The GTX 480… it’s hotter, it’s noisier, and it’s more power hungry, all for 10-15% more performance. If you need the fastest thing you can get then the choice is clear, otherwise you’ll have some thinking to decide what you want and what you’re willing to live with in return.

Us on the GTX 480

The GeForce GTX 480 and the associated GF100 GPU have presented us with an interesting situation over the last year. On the one hand NVIDIA reclaimed their crown for the fastest single GPU card on the market, and in time used the same GPU to give rise to a new breed of HPC cards that have significantly expanded the capabilities of GPU computing. On the other hand, like a worn and weary athlete finally crossing the finish line, this didn’t come easy for NVIDIA. GF100 was late, and the GTX 480 while fast was still hot & loud for what it was.

Furthermore GTX 480 and GF100 were clearly not the products that NVIDIA first envisioned. We never saw a product using GF100 ship with all of its SMs enabled – the consumer space topped out at 15 of 16 SMs, and in the HPC space Tesla was only available with 14 of 16 SMs. Meanwhile GF100’s younger, punchier siblings put up quite a fight in the consumer space, and while they never were a threat to GF100, it ended up being quite the surprise for how close they came.

Ultimately the Fermi architecture at the heart of this generation is solid – NVIDIA had to make some tradeoffs to get a good gaming GPU and a good compute GPU in a single product, but it worked out. The same can’t be said for GF100, as its large size coupled with TSMC’s still-maturing 40nm process lead to an unwieldy combination that produced flakey yields and leaky transistors. Regardless of who’s ultimately to blame, GF100 was not the chip it was meant to be.

But time heals all wounds. With GF100 out the door NVIDIA has had a chance to examine their design, and TSMC the chance to work the last kinks out of their 40nm process. GF100 was the first Fermi chip, and it would not be the last. With a lesson in hand and a plan in mind, NVIDIA went back to the drawing board to fix and enhance GF100. The end result: GF110, the next iteration of Fermi. Hot out of the oven, it is launching first in the consumer space and is forming the backbone of the first card in NVIDIA’s next GeForce series: GeForce 500. Launching today is the first such card, the GF110-powered GeForce GTX 580.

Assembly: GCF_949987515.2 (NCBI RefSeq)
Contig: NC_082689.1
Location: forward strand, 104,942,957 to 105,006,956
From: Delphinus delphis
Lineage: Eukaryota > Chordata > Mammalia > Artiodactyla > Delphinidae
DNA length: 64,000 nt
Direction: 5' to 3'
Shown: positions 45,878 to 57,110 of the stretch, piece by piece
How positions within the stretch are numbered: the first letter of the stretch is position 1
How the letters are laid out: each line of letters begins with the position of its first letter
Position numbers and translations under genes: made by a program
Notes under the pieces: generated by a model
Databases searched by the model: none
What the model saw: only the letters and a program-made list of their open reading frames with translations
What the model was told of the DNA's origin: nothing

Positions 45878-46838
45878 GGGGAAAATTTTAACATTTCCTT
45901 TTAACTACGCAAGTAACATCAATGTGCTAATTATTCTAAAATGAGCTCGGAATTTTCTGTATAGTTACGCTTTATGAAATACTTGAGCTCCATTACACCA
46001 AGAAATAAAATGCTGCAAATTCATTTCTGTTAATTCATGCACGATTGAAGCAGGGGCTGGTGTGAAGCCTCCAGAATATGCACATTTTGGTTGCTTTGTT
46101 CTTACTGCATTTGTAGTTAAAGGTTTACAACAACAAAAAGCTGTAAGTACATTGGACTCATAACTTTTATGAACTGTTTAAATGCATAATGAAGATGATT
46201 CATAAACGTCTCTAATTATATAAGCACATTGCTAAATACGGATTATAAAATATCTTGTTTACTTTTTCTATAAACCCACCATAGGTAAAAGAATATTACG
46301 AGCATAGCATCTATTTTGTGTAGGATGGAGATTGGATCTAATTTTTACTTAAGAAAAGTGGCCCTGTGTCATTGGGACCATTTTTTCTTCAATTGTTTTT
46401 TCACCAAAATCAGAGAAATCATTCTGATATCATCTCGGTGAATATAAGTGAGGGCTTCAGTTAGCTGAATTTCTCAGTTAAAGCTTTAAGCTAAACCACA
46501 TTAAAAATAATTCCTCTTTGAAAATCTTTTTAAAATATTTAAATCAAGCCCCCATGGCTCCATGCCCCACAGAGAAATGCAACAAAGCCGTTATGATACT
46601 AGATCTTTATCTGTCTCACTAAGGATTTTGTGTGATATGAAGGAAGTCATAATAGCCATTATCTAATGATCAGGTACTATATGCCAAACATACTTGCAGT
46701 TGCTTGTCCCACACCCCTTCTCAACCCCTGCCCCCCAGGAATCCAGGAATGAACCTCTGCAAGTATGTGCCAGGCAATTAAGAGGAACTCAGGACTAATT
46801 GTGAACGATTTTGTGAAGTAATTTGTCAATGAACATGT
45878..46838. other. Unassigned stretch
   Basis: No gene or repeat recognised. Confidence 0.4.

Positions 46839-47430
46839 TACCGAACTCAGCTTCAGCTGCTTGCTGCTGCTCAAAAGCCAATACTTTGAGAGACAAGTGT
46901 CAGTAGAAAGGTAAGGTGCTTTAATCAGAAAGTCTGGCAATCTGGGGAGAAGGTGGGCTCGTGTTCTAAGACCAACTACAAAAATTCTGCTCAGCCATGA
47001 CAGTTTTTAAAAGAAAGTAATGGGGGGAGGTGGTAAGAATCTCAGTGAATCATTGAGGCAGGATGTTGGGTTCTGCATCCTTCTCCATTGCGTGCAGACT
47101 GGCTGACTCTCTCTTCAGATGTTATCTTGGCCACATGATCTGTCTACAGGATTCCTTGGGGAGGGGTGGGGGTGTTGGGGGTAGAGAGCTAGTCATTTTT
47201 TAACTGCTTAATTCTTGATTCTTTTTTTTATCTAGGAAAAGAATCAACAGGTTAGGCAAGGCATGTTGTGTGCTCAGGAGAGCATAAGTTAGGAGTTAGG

GTX 580 GTX 480 GTX 460 1GB GTX 285
Stream Processors 512 480 336 240
Texture Address / Filtering 64/64 60/60 56/56 80 / 80
ROPs 48 48 32 32
Core Clock 772MHz 700MHz 675MHz 648MHz
Shader Clock 1544MHz 1401MHz 1350MHz 1476MHz
Memory Clock 1002MHz (4008MHz data rate) GDDR5 924MHz (3696MHz data rate) GDDR5 900Mhz (3.6GHz data rate) GDDR5 1242MHz (2484MHz data rate) GDDR3
Memory Bus Width 384-bit 384-bit 256-bit 512-bit
Frame Buffer 1.5GB 1.5GB 1GB 1GB
FP64 1/8 FP32 1/8 FP32 1/12 FP32 1/12 FP32
Transistor Count 3B 3B 1.95B 1.4B
Manufacturing Process TSMC 40nm TSMC 40nm TSMC 40nm TSMC 55nm
Price Point $499 ~$420 ~$190 N/A

GF110 is a mix of old and new. To call it a brand-new design would be disingenuous, but to call it a fixed GF100 would be equally shortsighted. GF110 does have a lot in common with GF100, but as we’ll see when we get in to the design of GF110 it is its own GPU. In terms of physical attributes it’s very close to GF100; the transistor count remains at 3 billion (with NVIDIA undoubtedly taking advantage of the low precision of that number), while the die size is at 520mm2. NVIDIA never did give us the die size for GF100, but commonly accepted values put it at around 530mm2, meaning GF110 is a hair smaller.